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Derrida Essay

10474 words - 42 pages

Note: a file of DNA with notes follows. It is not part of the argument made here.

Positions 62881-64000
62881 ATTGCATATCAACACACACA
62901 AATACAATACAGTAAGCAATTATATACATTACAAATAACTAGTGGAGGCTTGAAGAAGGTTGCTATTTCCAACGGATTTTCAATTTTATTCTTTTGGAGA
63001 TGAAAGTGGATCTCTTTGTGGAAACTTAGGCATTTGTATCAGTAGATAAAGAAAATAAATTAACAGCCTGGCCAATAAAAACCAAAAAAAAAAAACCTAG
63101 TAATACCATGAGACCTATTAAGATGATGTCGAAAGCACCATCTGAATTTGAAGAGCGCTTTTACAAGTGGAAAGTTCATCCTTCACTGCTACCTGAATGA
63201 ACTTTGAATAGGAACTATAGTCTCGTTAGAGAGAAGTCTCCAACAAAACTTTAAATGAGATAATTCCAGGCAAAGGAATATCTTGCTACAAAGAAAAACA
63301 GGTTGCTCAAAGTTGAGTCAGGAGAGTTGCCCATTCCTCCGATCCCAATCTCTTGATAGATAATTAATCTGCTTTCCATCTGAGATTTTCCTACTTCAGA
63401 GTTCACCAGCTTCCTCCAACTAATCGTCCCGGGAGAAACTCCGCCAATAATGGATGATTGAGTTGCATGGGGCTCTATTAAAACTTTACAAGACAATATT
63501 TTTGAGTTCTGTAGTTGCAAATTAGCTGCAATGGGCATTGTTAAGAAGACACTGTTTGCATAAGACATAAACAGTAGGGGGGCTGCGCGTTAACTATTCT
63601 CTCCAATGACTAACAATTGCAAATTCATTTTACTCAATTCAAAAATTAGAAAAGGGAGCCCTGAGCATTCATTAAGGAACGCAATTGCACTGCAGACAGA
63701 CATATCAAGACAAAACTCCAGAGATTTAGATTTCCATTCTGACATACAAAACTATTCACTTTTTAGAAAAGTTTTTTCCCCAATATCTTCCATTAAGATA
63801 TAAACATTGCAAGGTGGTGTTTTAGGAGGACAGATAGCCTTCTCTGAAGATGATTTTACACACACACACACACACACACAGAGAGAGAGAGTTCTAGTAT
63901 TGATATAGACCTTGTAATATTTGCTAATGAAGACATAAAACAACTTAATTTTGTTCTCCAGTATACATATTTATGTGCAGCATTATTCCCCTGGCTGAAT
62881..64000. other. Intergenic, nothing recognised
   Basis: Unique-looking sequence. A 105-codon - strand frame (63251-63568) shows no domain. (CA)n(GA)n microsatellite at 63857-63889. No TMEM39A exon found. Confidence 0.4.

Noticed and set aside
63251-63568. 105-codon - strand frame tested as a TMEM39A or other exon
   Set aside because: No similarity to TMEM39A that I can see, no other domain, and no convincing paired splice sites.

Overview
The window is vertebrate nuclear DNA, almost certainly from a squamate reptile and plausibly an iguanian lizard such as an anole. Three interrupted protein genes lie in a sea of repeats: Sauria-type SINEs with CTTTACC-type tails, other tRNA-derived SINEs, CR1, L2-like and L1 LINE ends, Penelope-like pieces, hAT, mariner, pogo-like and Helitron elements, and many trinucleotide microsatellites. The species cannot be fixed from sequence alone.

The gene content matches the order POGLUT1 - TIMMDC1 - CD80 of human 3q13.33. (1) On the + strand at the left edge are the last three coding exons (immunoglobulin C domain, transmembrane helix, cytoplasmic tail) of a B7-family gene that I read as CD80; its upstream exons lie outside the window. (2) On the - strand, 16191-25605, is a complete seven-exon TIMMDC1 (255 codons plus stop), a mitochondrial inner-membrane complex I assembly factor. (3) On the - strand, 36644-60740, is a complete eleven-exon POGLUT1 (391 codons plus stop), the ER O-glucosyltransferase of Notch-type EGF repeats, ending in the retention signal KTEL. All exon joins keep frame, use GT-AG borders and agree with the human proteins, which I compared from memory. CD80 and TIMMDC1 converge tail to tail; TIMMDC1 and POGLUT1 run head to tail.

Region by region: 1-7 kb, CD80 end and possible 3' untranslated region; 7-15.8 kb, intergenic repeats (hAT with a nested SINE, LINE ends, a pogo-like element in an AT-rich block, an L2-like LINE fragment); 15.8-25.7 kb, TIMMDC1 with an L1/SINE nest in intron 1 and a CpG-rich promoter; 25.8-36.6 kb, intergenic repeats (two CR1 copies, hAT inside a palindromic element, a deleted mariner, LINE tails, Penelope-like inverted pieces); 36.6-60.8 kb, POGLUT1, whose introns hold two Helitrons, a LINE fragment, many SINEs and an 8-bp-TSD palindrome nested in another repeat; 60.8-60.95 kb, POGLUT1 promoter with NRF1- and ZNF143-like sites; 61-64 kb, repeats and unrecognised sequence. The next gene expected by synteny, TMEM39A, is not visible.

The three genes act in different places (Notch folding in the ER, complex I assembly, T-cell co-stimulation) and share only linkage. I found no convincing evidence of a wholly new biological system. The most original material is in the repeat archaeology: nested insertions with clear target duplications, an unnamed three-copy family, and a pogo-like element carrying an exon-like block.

Derrida: Structure Sign and Play in the Discourse of Human Sciences "Structure, Sign and Play in the Discourse of Human Sciences" by Jacques DerridaJacques Derrida first read his paper "Structure, Sign and Play in the Discourse of Human Sciences (1966)" at the John Hopkins International Colloquium on "The Language of Criticism and the Sciences of Man" in October 1966 articulating for the first time a post structuralist theoretical paradigm. This conference was described by Richard Macksey and Eugenio Donata to be "the first time in United States when structuralism had been thought of as an interdisciplinary phenomenon". However, even before the conclusion of the conference there were clear signs that the ruling trans-disciplinary paradigm of structuralism had been superseded, by the importance of Derrida's "radical appraisals of our assumptions" Derrida begins the essay by referring to 'an event' which has 'perhaps' occurred in the history of the concept of structure, that is also a 'redoubling'. The event which the essay documents is that of a definitive epistemological break with structuralist thought, of the ushering in of post-structuralism as a movement critically engaging with structuralism and also with traditional humanism and empiricism. It turns the logic of structuralism against itself insisting that the "structurality of structure" itself had been repressed in structuralism. Derrida starts this essay by putting into question the basic metaphysical assumptions of Western philosophy since Plato which has always principally positioned itself with a fixed immutable centre, a static presence. The notion of structure, even in structuralist theory has always presupposed a centre of meaning of sorts. Derrida terms this desire for a centre as "logocentrism" in his seminal work "Of Grammatology (1966)". 'Logos', is a Greek word for 'word' which carries the greatest possible concentration of presence. As Terry Eagleton explains in "Literary Theory: An Introduction (1996)", "Western Philosophy…. has also been in a broader sense, 'logocentric', committed to a belief in some ultimate 'word', presence, essence, truth or reality which will act as the foundation for all our thought, language and experience. It has yearned for the sign which will give meaning to all others, - 'the transcendental signifier' - and for the anchoring, unquestioning meaning to which all our signs can be seen to point (the transcendental signified')." Derrida argues that this centre thereby limits the "free play that it makes possible", as it stands outside it, is axiomatic - "the Centre is not really the centre". Under a centered structure, free play is based on a fundamental ground of the immobility and indisputability of the centre, on what Derrida refers to "as the metaphysics of presence". Derrida's critique of structuralism bases itself on this idea of a center. A structure assumes a centre which orders the structure and gives meanings to its components, and the...

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